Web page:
*shivers* Ooh. I just got chills as I write this!


Gunslinger24
The Shire


Mar 31 2014, 10:05pm


Views: 801
He was a genius

And had an amazing imagination! Definetly would have loved to just give him a good handshake and say: thank you, sir.

I created the sound of madness, wrote the book on pain.


nandorin elf
Bree


Mar 31 2014, 11:19pm


Views: 791
Weird!

Never noticed that before. That's just...weird...*shivers*


grammaboodawg
Immortal


Mar 31 2014, 11:55pm


Views: 791
*jaw drops* whoa....

I just got MASSIVE chills.

Wow... It's going to take a little while to get my head around this one.

Amazing...

Thank you!

*whispers* It's also the year my younger daughter was born.



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sample

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I'm SO HAPPY these new films take me back to that magical world!!



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Loresilme
Valinor


Apr 1 2014, 12:26pm


Views: 772
Wow! Truth really is stranger than fiction

And this truth is very, very strange indeed. Wow. Even my goosebumps have goosebumps.


Ziggy Stardust
Gondor


Apr 2 2014, 12:51am


Views: 751
That is both spooky and fascinating! //

 


Patty
Immortal


Apr 2 2014, 3:45am


Views: 767
What are the mathematical chances of his death occurring in that year?

Have a go that, all of you love math.

Permanent address: Into the West






Aunt Dora Baggins
Immortal


Apr 2 2014, 4:39pm


Views: 748
I think it would take an actuary to answer that question.

But roughly, given his age, I would guess about 10%


~~~~~~~~~~~~~~~~~~~~~~~~~~~~~~~~~~~~~~~~~~~~~~
"For DORA BAGGINS in memory of a LONG correspondence, with love from Bilbo; on a large wastebasket. Dora was Drogo's sister, and the eldest surviving female relative of Bilbo and Frodo; she was ninety-nine, and had written reams of good advice for more than half a century."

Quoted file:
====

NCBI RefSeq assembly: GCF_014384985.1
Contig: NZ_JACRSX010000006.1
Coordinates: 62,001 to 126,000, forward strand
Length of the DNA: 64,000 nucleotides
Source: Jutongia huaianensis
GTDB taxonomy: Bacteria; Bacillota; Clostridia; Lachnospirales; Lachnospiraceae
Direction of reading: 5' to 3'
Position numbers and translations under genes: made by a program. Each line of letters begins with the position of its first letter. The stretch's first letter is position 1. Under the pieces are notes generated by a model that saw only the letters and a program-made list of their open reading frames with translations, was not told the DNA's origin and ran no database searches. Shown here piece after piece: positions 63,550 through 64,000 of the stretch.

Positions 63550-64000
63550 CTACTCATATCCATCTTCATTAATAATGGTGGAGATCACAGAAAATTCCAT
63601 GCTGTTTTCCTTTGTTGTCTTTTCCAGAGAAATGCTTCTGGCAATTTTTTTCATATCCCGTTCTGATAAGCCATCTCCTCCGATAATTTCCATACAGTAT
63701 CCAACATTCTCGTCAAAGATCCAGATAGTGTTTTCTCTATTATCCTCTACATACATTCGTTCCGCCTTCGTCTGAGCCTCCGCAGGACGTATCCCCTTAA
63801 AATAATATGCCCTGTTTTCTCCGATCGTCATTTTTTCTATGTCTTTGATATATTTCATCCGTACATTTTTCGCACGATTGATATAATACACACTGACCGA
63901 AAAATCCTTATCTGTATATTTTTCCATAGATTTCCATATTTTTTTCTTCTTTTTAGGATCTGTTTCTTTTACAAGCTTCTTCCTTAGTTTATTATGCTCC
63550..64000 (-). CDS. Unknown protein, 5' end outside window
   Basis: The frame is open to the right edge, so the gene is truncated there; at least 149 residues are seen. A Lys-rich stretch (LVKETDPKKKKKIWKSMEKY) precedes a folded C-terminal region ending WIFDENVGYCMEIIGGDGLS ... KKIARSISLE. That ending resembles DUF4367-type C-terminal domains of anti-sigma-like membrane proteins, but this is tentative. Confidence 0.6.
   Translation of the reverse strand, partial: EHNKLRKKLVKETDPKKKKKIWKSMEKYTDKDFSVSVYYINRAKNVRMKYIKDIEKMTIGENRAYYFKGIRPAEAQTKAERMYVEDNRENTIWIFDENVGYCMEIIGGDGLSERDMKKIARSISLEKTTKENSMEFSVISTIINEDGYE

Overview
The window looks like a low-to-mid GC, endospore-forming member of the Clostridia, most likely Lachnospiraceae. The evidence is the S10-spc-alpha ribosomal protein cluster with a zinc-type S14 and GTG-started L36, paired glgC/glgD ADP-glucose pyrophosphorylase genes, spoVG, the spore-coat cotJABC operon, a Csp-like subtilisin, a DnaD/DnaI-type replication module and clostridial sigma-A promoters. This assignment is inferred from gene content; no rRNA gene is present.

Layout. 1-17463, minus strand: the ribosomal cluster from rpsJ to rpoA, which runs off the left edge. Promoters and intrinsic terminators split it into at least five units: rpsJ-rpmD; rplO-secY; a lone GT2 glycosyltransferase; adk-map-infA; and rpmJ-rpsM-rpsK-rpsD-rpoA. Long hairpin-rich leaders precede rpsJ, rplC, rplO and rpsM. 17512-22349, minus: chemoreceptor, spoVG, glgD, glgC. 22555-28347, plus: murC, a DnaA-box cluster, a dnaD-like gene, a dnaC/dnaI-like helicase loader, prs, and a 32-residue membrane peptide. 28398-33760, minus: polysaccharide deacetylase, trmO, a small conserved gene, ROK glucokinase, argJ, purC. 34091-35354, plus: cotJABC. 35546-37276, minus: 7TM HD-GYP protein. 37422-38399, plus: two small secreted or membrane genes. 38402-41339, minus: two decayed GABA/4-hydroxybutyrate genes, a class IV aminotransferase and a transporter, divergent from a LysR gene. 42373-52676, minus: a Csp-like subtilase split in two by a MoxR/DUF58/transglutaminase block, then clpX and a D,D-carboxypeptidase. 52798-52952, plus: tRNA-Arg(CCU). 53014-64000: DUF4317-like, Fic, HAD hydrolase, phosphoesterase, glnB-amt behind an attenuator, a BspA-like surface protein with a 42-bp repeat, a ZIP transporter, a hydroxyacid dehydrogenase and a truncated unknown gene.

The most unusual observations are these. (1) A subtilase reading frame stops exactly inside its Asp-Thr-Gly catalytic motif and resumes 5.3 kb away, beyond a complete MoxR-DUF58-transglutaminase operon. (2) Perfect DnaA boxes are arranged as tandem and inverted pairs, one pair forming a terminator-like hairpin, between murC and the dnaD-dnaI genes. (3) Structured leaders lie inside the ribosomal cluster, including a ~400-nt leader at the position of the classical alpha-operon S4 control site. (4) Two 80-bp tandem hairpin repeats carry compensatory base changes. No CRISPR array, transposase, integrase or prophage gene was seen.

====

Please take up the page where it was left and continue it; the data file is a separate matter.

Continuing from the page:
~~~~~~~~~~~~~~~~~~~~~~~~~~~~~~~~~~~~~~~~~~~~~~
"A Chance Meeting at Rivendell" and other stories

leleni at hotmail dot com
~~~~~~~~~~~~~~~~~~~~~~~~~~~~~~~~~~~~~~~~~~~~~~



Patty
Immortal


Apr 2 2014, 5:31pm


Views: 741
Really? Not being at all good at math I would have said

The odds were worse than that. With each number doesn't the possibility, probability go up exponentially that that wouldn't have happened in that year?

Permanent address: Into the West






squire
Half-elven


Apr 2 2014, 8:56pm


Views: 737
The odds were greater than 50% but I don't know how much greater

I'm not sure if I'm doing this correctly, but here goes.

According to this chart from the UK Office of Health Economics, when Tolkien was 65 years old in 1957 his life expectancy was 13 more years. That is, men born in the UK in 1892 would expect to die, on the average, in 1970: half would have died before that date, and half would have yet to die. Obviously as each year passes the odds of dying increase; what I don't know is how that curve goes up, which would indicate the "odds" of Tolkien dying in 1973. It would seem, at the least, that the probability would be significantly above 50%, perhaps as much as 60%?

Anyway, the coincidence between the digits of the inverse number of his death year and the counts of the various Rings of Power is certainly a fun, if meaningless, fact!



squire online:
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Darkstone
Immortal


Apr 2 2014, 8:59pm


Views: 738
Astronomical

As a junior British officer he had already lived through a 50% chance of dying in the trenches.

******************************************
A fox passing through the wood on business of his own stopped several minutes and sniffed. "A chicken crossing the road!" he thought. "Well, what next? I have heard of strange doings in this land, but I have seldom heard of a chicken crossing the road! There's something mighty queer behind this." He was quite right, but he never found out any more because he ate it.


Aunt Dora Baggins
Immortal


Apr 2 2014, 10:02pm


Views: 726
I think the question is ambiguous.